Oh, It’s Peanuts!

By Sheere Ng - Friday, Jun 28, 2013

The phrase “It’s peanut to XXX” means “it” is of little value to “XXX”. How peanuts came to mean something insignificant is not clear, but the legume itself is definitely a prized crop. Peanuts, also known as groundnuts, have copious culinary uses. From a cooking medium to a snack to flavouring ingredient, it is favoured in Africa just as much as it is in Asia…

Peanuts (image courtesy of uacescomm via Flickr)


Peanut as cooking medium
Deep fried recipes such as American southern chicken or French fries almost always call for peanut oil. This is because the oil reaches very high temperature (over 200 degress Celcius) that makes the outside of the food crispy and the inside moist. Peanut oil also imparts a subtle nutty flavour to the food.
Peanut as snacks
Peanut candy, especially from Jin Men, Taiwan, is popular amongst the Chinese in this region. Roasted peanuts are mixed with malt sugar, then blended, flattened into sheets and folded into blocks of sugary goodness.
In United States, raw or freshly harvested peanuts are used to make boiled peanuts. They are boiled shell-in in salt water till soften and savoury. Likely the slaves created this snack as early as the late 19th century when they had surplus peanuts (the first recipe for boiled peanuts appeared in 1899).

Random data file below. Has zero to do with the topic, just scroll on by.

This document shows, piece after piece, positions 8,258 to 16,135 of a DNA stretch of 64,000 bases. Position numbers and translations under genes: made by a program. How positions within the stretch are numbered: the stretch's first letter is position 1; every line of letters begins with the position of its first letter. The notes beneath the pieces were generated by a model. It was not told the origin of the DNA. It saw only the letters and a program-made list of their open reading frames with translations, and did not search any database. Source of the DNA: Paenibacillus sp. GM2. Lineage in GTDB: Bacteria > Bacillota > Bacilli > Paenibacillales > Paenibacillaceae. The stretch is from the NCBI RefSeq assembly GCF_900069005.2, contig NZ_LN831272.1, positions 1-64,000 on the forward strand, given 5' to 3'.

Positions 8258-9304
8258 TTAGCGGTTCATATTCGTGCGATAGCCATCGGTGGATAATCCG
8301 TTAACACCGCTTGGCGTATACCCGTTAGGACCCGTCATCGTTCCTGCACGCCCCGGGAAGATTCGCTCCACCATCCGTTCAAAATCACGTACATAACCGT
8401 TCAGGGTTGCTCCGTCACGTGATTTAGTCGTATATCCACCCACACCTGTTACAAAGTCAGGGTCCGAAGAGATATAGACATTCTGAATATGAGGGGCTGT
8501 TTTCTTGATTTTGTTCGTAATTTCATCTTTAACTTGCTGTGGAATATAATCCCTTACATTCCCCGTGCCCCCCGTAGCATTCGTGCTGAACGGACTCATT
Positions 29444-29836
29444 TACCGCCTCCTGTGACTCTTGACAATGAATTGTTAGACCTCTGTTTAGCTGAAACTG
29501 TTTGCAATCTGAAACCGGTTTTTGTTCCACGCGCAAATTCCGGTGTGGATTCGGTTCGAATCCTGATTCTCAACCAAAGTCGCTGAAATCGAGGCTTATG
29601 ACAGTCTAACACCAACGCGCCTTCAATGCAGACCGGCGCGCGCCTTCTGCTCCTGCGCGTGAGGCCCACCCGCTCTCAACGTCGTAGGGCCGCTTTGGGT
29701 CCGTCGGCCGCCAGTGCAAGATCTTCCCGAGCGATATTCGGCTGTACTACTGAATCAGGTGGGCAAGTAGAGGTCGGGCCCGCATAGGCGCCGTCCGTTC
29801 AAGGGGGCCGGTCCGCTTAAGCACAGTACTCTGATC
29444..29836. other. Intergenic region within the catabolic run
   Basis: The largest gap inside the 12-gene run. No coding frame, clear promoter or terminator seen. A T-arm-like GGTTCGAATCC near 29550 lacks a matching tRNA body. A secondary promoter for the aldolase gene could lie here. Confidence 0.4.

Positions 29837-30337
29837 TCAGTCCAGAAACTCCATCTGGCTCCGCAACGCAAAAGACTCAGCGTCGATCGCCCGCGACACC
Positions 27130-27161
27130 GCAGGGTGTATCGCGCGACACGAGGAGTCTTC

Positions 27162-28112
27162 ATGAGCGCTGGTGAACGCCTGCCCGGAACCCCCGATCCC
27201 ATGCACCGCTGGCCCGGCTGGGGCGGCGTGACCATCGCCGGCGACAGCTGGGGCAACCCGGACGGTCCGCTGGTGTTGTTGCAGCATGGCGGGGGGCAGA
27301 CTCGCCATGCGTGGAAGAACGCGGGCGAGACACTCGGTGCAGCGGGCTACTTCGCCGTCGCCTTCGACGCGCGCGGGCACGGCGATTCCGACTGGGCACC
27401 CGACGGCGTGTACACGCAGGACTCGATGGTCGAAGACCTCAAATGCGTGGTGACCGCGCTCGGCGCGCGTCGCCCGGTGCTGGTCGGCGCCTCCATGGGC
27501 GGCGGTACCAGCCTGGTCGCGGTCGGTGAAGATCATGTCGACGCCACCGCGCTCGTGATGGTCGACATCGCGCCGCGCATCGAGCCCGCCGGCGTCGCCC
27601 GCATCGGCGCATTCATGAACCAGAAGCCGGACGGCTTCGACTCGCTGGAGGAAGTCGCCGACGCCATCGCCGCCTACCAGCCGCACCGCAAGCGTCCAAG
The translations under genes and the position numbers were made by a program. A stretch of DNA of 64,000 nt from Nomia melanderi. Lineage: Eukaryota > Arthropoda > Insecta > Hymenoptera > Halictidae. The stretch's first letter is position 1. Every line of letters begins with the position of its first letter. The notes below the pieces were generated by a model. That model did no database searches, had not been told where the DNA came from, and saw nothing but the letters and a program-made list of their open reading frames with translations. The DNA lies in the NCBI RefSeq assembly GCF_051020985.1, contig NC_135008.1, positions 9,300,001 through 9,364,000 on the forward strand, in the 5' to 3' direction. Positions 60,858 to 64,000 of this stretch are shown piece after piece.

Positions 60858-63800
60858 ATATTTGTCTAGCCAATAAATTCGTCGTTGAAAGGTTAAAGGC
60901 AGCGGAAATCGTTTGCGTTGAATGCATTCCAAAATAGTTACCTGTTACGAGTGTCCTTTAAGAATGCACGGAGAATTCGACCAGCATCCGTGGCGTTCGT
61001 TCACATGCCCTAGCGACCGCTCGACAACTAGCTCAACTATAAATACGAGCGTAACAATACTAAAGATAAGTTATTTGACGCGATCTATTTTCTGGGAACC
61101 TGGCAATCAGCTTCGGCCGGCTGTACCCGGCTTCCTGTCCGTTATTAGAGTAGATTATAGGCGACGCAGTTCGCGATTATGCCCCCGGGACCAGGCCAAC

Peanut as flavouring ingredient
Roasted peanut is eaten on its own or used as a flavouring ingredient in various Asian dishes. Crushed, and sometimes sugared peanuts are often found sprinkled on noodles (think pad Thai or Hainan noodles), rojak, stir-fry vegetables, as a spicy peanut dip in satay etc. They also add crunch to the dishes.

Pad Thai (image courtesy of Steve Snodgrass via Flickr)

In Mexico, peanut-chile sauce made of dried chile de arbol, peanuts, garlic, and onion is essential for grilled chicken or seafoods. Slow cooked chicken with peanut chile sauce is also favoured in the Latin American country. The concept is similar to the southeast Asian satay sauce.
If you think peanut butter is something you spread on bread and eat as breakfast, think again. It has been a vital ingredient of meat stews and soups in many African kitchens. One of which is Mafe, a Senegalese lamb stew made of butternut squash, pure peanut butter (with no other ingredients added) and habanero pepper.
Peanut as soup
One of the most homely Chinese soups is lotus root soup with peanuts, where the legume lends a sweet taste. The Africans have their own version consisting of blended vegetable stock and peanut butter.
Boiled peanuts (image courtesy of Jasonlam via Flickr)

Peanut as dessert
Peanut paste is made of peanuts grounded into a smooth cream or paste. After mixing with sugar, it makes a sweet and nutty dessert.